You’ve Got the Wrong Measures!

by Jay Deragon on 08/02/2010

The prevailing business philosophy around social media are consumed with measuring everything with the aim of determining effectiveness.

The marketplace is exploding with tools to provide data insights, knowledge and wisdom about what are and aren’t effective social media strategies.

The obsession with measuring all things social is indicative of thinking inside rather than out. Inside thinking focuses on justification of time, energy and efforts all aimed at creating results.

Outside thinking focuses on learning market needs and intents. Do you measure market needs and intents? The irony of measuring all things social is that the measures are put for the moment.

Given the dynamic nature of how people use social technology, how suppliers are advancing the technology and the subsequent dynamics everything is but for a moment.  If things are in a dynamic state then measuring a moment becomes irrelevant to what is happening the next moment.

Is Measuring Social Relevant?

Business mindsets believe that measurement of “things” is relevant to managing results. Production cycle times, process variation, employee productivity, sales, marketing etc.  are all “things” that most businesses believe they should measure. Most business managers don’t realize many important things, that must be managed, cannot be measured. You can’t measure everything of importance to management. You must still manage those important things.

W. Edwards Deming once said “Organizations are a means to improve the lives we live.” How would you measure whether your organization is improving people’s lives?

Brainwashed By Measuring Results

Measurement-based or fact-based management is not new.  A form of it was developed during and after World War II when so called “Whiz Kids” became powerful managers within the Fortune 500. This approach to management was oriented to an industrial age that is now in the past but the practices still exist. It strikes us as cold and impersonal, the mind-set of Dilbert’s boss.

Today we still see organizations holding on to part of the old mind-set, the measurement part. Measurement mentality continues on as a sacred cow to justify actions against the holy grail of results. Meanwhile markets have become more and more dynamic fueling constant changes largely because of the influence of technology and communications.

A Moment of Measure

The headlines tell us that things are changing rapidly. One day it is all about Google Buzz followed by a new move by Facebook. We chase these developments and look for ways to use these developments to produce results. However, by the time we get around to using something new something else replaces it.

The moment of measuring subsequent results become irrelevant because of the flood of new developments. Stepping away from measuring the moment can be helpful if not critical to seeing the real meaning in a space that is not stable. The only thing stable is that things will change. Changes in utility, reach and usability changes the measures of value. Obsessed with measures we jump around measuring the impact of changes only to realize new influences are changing the dynamics which changes the result.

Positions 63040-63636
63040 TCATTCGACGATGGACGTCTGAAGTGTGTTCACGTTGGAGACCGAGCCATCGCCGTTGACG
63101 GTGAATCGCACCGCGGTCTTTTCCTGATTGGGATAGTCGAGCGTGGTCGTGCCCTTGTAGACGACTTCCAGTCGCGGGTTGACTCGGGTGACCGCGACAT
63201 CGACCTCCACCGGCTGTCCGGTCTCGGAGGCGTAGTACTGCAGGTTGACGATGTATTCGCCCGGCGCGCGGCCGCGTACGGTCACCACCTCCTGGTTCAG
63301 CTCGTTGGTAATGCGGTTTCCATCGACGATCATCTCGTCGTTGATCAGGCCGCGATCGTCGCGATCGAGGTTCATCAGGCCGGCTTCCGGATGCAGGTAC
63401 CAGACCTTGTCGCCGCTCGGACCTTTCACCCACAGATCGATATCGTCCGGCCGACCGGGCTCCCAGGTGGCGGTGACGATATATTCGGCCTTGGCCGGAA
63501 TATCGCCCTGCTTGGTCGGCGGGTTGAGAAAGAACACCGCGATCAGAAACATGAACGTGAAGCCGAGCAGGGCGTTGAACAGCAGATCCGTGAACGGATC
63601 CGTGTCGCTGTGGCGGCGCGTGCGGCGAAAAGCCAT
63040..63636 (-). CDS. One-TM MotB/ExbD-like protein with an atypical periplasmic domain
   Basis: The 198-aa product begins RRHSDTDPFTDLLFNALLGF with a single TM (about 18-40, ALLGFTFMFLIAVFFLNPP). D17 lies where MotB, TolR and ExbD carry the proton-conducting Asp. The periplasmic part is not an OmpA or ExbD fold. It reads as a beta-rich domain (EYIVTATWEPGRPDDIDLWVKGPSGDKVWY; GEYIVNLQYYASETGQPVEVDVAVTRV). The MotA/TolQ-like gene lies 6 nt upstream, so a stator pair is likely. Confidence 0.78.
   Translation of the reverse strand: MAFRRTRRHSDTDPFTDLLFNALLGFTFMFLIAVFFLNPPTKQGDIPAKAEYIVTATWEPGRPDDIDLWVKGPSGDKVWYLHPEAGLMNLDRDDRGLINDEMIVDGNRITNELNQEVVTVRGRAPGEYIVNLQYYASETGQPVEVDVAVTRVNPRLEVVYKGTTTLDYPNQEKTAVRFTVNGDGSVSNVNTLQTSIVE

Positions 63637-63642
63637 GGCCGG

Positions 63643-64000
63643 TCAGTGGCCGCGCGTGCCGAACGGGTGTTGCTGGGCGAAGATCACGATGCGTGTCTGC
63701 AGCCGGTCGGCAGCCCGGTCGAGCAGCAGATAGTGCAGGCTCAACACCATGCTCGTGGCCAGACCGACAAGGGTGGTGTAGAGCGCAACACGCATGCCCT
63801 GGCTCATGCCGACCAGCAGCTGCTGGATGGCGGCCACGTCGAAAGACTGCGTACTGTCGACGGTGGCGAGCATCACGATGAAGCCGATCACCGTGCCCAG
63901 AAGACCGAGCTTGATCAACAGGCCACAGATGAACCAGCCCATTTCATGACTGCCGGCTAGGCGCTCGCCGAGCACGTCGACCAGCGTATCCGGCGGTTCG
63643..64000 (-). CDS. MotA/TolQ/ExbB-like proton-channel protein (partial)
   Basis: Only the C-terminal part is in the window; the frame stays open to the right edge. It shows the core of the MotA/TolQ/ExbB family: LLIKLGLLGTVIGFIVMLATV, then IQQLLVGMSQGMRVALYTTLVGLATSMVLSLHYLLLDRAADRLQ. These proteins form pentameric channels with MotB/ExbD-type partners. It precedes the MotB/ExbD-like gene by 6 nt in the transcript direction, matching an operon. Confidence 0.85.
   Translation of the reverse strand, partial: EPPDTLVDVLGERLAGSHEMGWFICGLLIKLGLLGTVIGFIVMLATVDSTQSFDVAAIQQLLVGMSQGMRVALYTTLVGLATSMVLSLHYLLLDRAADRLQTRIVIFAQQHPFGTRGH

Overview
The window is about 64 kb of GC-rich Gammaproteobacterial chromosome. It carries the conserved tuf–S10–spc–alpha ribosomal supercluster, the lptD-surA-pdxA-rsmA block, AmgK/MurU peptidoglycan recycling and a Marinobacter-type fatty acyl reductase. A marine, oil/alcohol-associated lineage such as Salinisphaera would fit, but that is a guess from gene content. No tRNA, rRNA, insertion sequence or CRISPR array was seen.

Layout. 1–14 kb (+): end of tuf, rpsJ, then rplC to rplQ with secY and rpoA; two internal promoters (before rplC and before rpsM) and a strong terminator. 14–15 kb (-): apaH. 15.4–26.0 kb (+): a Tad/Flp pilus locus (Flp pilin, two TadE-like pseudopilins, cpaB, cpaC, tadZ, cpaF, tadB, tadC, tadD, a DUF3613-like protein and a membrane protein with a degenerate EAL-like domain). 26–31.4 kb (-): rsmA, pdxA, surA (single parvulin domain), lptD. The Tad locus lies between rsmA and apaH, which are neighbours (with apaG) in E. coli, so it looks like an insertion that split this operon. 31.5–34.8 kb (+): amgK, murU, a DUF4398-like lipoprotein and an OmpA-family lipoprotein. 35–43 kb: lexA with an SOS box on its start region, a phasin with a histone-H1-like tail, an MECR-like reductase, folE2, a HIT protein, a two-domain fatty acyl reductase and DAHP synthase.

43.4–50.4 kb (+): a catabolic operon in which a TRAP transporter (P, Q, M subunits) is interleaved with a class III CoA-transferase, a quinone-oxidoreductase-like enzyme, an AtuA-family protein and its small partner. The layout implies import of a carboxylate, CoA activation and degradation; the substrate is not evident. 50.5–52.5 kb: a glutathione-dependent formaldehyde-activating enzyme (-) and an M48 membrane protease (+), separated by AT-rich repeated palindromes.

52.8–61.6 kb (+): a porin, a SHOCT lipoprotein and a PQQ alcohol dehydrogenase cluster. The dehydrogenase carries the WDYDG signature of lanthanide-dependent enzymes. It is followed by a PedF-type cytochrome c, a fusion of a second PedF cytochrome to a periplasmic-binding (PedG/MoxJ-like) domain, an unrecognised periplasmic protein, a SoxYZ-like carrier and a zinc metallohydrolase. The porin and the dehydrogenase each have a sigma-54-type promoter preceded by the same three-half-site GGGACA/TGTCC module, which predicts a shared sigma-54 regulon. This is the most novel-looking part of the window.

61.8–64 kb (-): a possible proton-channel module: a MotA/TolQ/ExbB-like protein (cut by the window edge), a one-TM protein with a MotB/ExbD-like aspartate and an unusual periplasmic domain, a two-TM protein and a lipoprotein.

The relevant moment of measure is in context to improvement. Without enabling improvement no measure can be relevant or in context with the intent of an organizations effort to improve results. However end results are influenced by actions way upstream. Marketing and advertising actions are downstream. Unless an organization understands and improves the attributes that influence all things downstream then efforts to measure and improve downstream actions become fruitless.

Upstream means you have to start at the beginning of any system. The usage and outcomes of social media are downstream. To fix or prevent a flood you have to go upstream to the source. Measuring how fast or slow the water is rising doesn’t address the influences that make the water rise or subside.

Results are but for the moment. Knowing what influences results is a philosophy of  learning and improving forever.

{ 1 comment }

Jeff Mowatt August 2, 2010 at 5:35 am

Working in the field of social business, by which I mean not only deploying social media to commercial advantage, but to deploy consequent profit for social objectives, there’s growing debate on the metrics of SROI which attempts tp relate in financial terms, what has been saved by a particular social investment.

On our website we make the point that “Enterprise profitability and economic success cannot be fairly measured in terms of gains of money capital alone. Profit is redefined in human terms rather than pure quantitative analyses that remove human and social concerns in the name of profit.”

In practical terms, that might mean recognition of the unquantifiable. in the context of our work for example – a child removed from the care system and placed in a family home may well have a measurable monetary impact in reducing public spending but to attempt to measure what consequences derive from establishing a secure family environment would be a near impossible task. We know that it has positive value and that aiming for positive to outweigh negative we can reasonably claim to have achieved human progress.

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